Children with Parent in Prison

How to Be a Great Guardian to Children with Incarcerated Parents

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Recent studies show three alarming incarceration-related statistics. Firstly, studies show that an average of 1 in 2 Americans has experienced a relative being sent to prison. Research also states that 25% of the world’s incarcerated prisoners are from America, even though the U.S. only accounts for less than 5% of the world’s population. And lastly, studies show that 5.1 million or 1 in 14 children has a parent that has been or is still incarcerated.

With these kinds of statistics, suddenly becoming a guardian for children with incarcerated parents doesn’t seem out of the realm of possibility for anyone. And even though the idea can be daunting, there are ways to ensure such children’s safe and healthy growth while still taking care of yourself and the parents. Here are some of the most important suggestions you can follow to become a great guardian to children with incarcerated parents.

For the child

  • Be honest and consistent. — Proper and open communication is vital to help the children understand the circumstances they are in. Most children with parents in prison have a high possibility of getting bullied and discriminated against in school. To make sure that they feel comfortable telling you in case it happens, establish a safe environment for open communication between you. Treat them like adults and explain the situation transparently. You should also make sure that you stay consistent since any abrupt changes and inconsistencies can further complicate their confused state.
  • Understand and respect the child’s feelings. — Do not force them to be okay with it, and do not expect them to understand everything instantly. Acknowledge their fears and concerns and validate their feelings. Constantly assure them that they are not alone.Widen your understanding, especially if they act out. Understand that this can be a coping mechanism, and being too hard on them can only add to their confusion. Know that more than being angry, the dominant feeling could most probably be sadness.
  • Find an alternative avenue for their frustration. — They need an outlet for their feelings. Finding an avenue to express their emotions can be the best way to help them find mental and emotional stability in such trying times. Sports can be a good way for them to ease their minds. Art is also a good way to express themselves. Find them a hobby that they’d instantly take an interest in and actively support them in pursuing it.

Children with Parent in Prison

For the parents

  • Keep them in the loop. — One of the hardest parts of being incarcerated as a parent is not being able to see your children progress in life. Missing the milestones in their children’s lives can be difficult for any and almost all parents. Help them survive the hardships of prison by inspiring them.Make it a point to give them updates about their children’s accomplishments. Let them know how their children are doing. Make sure to be transparent and share both positive and negative news about the children’s behavior at home and in school.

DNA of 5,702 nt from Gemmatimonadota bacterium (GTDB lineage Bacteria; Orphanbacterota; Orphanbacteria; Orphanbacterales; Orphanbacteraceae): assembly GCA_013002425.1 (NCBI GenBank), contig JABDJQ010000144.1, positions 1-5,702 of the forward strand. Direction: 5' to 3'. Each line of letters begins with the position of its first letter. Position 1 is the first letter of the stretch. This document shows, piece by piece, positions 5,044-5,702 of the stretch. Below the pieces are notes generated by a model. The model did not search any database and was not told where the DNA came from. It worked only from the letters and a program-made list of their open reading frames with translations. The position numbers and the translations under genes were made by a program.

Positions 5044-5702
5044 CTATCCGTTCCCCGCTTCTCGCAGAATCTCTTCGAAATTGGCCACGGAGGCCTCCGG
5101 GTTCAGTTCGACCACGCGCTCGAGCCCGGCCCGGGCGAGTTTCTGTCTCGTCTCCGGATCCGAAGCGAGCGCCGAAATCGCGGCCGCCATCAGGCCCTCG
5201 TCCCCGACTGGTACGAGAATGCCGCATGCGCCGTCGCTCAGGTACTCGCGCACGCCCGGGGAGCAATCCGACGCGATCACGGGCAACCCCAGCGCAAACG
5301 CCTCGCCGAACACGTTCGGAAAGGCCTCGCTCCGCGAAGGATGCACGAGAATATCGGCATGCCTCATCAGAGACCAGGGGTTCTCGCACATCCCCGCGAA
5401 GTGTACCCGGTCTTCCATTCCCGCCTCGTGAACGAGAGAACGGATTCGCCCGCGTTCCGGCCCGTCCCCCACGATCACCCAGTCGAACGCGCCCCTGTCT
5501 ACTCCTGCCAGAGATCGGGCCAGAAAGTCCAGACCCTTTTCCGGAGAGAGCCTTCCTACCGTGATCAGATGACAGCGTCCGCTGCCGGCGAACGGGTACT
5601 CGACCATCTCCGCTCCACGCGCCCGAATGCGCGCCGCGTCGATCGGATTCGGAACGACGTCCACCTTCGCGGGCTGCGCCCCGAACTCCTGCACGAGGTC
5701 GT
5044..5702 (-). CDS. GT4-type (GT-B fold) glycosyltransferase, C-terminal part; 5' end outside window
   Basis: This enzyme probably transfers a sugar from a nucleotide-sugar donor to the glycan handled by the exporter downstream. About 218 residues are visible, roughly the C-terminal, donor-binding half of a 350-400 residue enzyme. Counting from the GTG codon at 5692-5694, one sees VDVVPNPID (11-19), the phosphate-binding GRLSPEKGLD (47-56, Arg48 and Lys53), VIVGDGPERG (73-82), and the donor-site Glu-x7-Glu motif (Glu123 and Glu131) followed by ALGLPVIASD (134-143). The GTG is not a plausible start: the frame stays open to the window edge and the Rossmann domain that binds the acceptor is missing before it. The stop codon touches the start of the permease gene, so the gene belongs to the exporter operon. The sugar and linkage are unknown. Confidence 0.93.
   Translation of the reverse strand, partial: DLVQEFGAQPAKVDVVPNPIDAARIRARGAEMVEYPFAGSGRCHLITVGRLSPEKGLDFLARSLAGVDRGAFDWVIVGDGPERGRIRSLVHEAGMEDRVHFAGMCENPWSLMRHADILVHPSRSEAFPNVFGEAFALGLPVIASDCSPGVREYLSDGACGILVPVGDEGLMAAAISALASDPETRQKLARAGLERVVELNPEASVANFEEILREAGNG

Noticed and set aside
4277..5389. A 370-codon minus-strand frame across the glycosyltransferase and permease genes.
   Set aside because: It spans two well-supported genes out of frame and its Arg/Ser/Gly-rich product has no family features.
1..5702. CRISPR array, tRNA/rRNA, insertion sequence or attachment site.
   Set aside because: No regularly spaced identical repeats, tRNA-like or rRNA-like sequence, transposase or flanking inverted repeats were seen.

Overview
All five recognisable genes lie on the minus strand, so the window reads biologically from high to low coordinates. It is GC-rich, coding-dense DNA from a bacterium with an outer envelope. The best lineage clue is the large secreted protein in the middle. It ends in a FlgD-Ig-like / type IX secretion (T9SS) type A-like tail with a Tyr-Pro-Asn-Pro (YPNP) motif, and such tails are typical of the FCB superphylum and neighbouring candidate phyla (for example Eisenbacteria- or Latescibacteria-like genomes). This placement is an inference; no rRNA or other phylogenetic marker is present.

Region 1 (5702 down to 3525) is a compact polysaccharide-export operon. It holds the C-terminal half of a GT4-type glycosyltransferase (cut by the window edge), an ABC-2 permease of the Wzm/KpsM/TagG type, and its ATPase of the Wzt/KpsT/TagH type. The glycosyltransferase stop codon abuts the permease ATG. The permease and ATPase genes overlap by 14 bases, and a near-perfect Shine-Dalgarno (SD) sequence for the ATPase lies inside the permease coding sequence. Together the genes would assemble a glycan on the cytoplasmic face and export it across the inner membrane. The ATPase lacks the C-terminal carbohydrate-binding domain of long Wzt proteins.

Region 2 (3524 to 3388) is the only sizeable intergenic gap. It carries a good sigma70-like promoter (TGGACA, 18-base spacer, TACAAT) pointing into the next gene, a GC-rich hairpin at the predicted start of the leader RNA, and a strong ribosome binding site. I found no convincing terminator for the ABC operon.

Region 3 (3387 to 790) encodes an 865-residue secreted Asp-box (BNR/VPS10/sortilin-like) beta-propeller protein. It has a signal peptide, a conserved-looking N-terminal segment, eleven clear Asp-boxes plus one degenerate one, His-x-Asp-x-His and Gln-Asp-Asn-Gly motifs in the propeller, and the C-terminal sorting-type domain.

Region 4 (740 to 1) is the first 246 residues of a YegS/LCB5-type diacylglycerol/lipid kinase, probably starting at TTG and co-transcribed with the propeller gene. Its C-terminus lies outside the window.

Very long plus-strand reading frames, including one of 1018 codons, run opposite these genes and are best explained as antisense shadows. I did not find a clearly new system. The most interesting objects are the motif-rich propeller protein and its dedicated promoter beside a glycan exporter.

If it will benefit both parties, making sure they remain connected should be a priority.

  • Encourage both parties to see each other. — Making sure that being imprisoned won’t affect their relationship with their children is the goal. Make it a point that they would see their kids at least once a month to strengthen or at the very least maintain their relationship.
  • Support their preparation for life outside of prison. — Give them hope. Prison, after all, is a rehabilitation center where people who’ve committed societal crimes are sentenced to repent and change their ways. Help them get back on their feet. Encourage them to participate in rehabilitation programs. Do your research and check if there are educational and vocational classes they can take while they’re inside. There are records of people who’ve gotten their degree while doing their time. With a little support, maybe they can be a part of that statistics instead.

For you

  • Ask for help. — Remember that you are not alone. There are people out there who are willing to help. Some institutions can help with acquiring affordable bail bonds. There are pro bono lawyers that can help the defendants fight their cases. Some programs can aid you throughout this situation. There are parenting programs and support groups that can help you adjust and give you financial, emotional, and physical assistance.

    Remember, you are not alone.

  • Don’t forget to take care of yourself. — The children won’t be able to survive if you aren’t there. Do not forget to stay healthy. You are not only responsible for yourself now. With the responsibility to take care of other people, the need for you to take care of yourself increases. Eat healthily, stay physically active, and don’t ignore your mental health.
  • Don’t treat yourself as an aid but as an actual parent. — Do not think of yourself as a replacement. You are also not a placeholder. Keep in mind that your relationship with the children is as important as the one they have with their biological parents. Treating them as your children would also help in making them feel safe. It would help the parents feel more relieved as well. It’s a win for everybody.

All in all

Having their parents incarcerated can be a traumatic experience that will impact the rest of their life. By simply being there for them and making sure that they don’t have to go through it alone can be the help they need to turn their lives around.

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